On Jan. 22, the Wall Street Journal reported that Bank of America closed the remaining accounts that utilized its eBanking service, which did not charge a fee for a checking account. Bank of America customers who had been using the eBanking program were switched to a standard checking account, which charges a monthly $12 fee to customers who don’t maintain a daily balance of at least $1,500 or have at least one direct deposit of $250 or more each month. Many Twitter users were critical of the change, saying it will disproportionately impact low income customers, as $12 a month is a larger percent of their total income than that of middle or high income customers.
Bank of America representative Betty Riess tells Bustle that the bank eliminated its teller-free eBanking service to provide customers with “full-service access to all our channels, including the guidance and advice provided by our experts in financial centers, regardless of product.” Riess also said that Bank of America also offers a SafeBalance account option that doesn’t allow overdrafts for $4.95 per month.
Many people argue that this fee structure — where customers can have their fee waived by maintaining a certain balance — is inaccessible for low income customers. “Poor people who are denied access to traditional bank services are left vulnerable to costly check-cashing outlets, pawnshops, and other predatory services," Kristen Clarke, the president and executive director of Lawyers’ Committee for Civil Rights Under Law, tells Bustle. "Bank of America’s action will result in the expansion of unbanked and underbanked communities across our country.”
Clarke continues, “By pushing poor people into the dark world of alternative financial services characterized by higher fees and exorbitant interest rates, we thrust vulnerable consumers into further economic distress. This action also has a disparate impact on poor African-American and Hispanic consumers who are disproportionately represented among those who are unbanked and underbanked across the country.”
Heather Geronimo, a former Bank of America customer, tells Bustle she and her husband decided to close their account as a result of the reports. “We found it appalling that they would get rid of the free checking," she says. "Four years ago my husband and I were both unemployed with two children and had a checking account at Bank of America, and for months we only had $40 in that account, and that was an emergency fund. If they were charging that fee at that point we would have been unable to pay the copay for my daughters emergency room visit that landed her in the hospital for two weeks.” Geronimo and her husband now do meet the minimum requirements to avoid the additional charges, but said they closed their account on principle.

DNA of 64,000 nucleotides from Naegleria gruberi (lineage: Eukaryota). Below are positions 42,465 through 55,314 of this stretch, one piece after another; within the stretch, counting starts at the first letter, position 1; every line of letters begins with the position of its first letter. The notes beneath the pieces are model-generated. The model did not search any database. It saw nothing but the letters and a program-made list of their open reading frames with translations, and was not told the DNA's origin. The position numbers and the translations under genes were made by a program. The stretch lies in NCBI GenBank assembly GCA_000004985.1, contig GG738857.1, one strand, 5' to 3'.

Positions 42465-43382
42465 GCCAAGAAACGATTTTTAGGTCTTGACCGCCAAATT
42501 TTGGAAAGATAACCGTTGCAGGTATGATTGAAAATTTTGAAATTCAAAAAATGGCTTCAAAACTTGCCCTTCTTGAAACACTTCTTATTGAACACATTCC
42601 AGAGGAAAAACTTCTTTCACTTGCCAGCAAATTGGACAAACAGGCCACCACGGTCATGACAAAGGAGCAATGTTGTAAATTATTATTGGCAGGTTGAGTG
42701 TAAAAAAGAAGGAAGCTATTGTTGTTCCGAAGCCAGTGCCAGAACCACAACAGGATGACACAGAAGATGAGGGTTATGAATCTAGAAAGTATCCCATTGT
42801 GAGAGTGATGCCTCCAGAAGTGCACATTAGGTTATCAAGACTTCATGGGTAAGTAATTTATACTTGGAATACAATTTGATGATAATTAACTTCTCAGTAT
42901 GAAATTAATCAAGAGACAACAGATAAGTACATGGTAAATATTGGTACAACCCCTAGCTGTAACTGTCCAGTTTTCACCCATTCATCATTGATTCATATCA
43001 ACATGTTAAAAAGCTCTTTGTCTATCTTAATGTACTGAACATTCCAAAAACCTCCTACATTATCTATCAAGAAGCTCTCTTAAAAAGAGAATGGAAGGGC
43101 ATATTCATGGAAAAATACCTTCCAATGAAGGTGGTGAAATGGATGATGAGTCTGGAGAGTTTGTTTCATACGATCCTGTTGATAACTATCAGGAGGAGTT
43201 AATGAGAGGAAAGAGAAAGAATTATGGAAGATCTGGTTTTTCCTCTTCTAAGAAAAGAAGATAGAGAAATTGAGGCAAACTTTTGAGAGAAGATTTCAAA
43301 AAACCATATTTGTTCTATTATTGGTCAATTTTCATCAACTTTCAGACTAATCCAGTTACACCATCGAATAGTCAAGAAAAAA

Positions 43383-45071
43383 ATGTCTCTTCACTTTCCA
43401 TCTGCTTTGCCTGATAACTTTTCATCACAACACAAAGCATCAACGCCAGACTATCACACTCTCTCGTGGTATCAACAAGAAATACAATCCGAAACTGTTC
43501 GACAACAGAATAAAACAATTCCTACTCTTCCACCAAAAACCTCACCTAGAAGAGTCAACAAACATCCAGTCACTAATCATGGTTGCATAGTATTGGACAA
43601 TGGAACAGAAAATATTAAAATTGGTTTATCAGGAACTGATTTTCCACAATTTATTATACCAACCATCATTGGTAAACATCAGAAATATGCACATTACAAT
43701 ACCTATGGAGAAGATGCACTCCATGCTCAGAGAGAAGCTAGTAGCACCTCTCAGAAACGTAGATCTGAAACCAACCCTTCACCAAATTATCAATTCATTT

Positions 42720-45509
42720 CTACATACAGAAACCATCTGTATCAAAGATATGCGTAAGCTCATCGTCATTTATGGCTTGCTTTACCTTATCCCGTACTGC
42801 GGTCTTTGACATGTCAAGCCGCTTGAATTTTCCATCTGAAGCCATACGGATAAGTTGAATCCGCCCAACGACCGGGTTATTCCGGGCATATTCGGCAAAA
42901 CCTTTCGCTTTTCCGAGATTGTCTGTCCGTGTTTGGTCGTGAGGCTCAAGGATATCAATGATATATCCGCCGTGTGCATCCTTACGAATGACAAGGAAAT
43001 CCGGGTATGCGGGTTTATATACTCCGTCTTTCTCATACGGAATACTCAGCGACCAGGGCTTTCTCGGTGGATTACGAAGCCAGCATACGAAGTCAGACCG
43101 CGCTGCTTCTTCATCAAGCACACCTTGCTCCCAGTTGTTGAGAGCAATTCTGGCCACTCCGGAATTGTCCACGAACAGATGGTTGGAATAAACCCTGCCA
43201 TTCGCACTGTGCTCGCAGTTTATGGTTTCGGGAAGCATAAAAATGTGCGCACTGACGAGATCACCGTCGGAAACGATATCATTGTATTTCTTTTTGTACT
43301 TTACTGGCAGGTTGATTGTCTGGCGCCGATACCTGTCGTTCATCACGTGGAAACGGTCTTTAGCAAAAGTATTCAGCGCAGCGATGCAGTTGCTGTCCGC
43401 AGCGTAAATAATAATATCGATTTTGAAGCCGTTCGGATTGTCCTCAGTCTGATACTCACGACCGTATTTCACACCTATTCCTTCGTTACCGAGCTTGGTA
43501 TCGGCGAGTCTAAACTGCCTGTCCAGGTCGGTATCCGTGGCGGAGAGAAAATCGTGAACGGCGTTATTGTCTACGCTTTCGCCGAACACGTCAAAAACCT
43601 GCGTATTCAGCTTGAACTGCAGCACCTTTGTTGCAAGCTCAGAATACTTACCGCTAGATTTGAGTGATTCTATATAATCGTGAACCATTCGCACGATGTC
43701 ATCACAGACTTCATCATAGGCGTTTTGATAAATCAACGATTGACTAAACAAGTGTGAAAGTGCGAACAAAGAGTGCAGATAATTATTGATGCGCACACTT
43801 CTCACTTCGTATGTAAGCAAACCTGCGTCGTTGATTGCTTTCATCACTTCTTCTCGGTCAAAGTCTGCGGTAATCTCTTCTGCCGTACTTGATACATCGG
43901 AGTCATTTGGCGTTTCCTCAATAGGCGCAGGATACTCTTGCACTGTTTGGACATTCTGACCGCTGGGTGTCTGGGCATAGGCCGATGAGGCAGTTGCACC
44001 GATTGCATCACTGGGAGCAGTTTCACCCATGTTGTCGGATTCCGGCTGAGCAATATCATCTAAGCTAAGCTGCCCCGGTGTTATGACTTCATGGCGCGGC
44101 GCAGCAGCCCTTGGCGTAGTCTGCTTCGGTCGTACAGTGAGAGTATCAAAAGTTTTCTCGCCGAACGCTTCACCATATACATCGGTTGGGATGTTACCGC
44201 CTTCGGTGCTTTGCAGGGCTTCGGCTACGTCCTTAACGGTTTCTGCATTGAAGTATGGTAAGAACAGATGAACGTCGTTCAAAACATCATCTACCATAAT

Currently, a Change.org petition is circulating in response to Bank of America’s fees. The petition, which has nearly 50,000 signatures, reads in part:
“The future is uncertain for many Bank of America customers because of the changes Bank of America plans to make to their accounts. We live in a virtual world where virtual transactions are the main and sometimes only way of paying bills or purchasing goods and services. I urge you to let Bank of America realize that this is unfair to their customers that have been loyal to them for years. Tell Bank of America to not end their fee free checking accounts.”
One petition supporter commented and said “I'm signing because these requirements place an unnecessary burden on low income members of society.” Another wrote, “As a grad student with little income [...] the $12 fee does make a huge difference. There’s no way for me to have a $250 direct deposit every month let alone keep $1500 in there at all times.” Another said, "I have been a customer of yours for decades and while I won't be affected by your new greedy fees, many in this country make barely less than $8 per hour and still need somewhere to keep their meager wages. Be kind. Do the right thing."
In 2015, The Economist noted that “life is expensive for America’s poor, with financial services the primary culprit.” Of the 8 percent of American households that do not have a bank account, half of them express the fear of minimum balance requirements and costly overdraft fees as the reason, according to The Economist. While using alternative financial institutions to avoid overdraft fees makes sense for low income people in the short term, a 2008 Brookings Institution report found that using check-cashing services could potentially cost a full-time worker $40,000 over the course of their career.
This isn’t the first time Bank of America has received backlash from customers. In 2011, it proposed a $5 fee on accounts that used debit cards to make purchases, but reversed course after much public criticism. For now, the most recent changes are still in effect.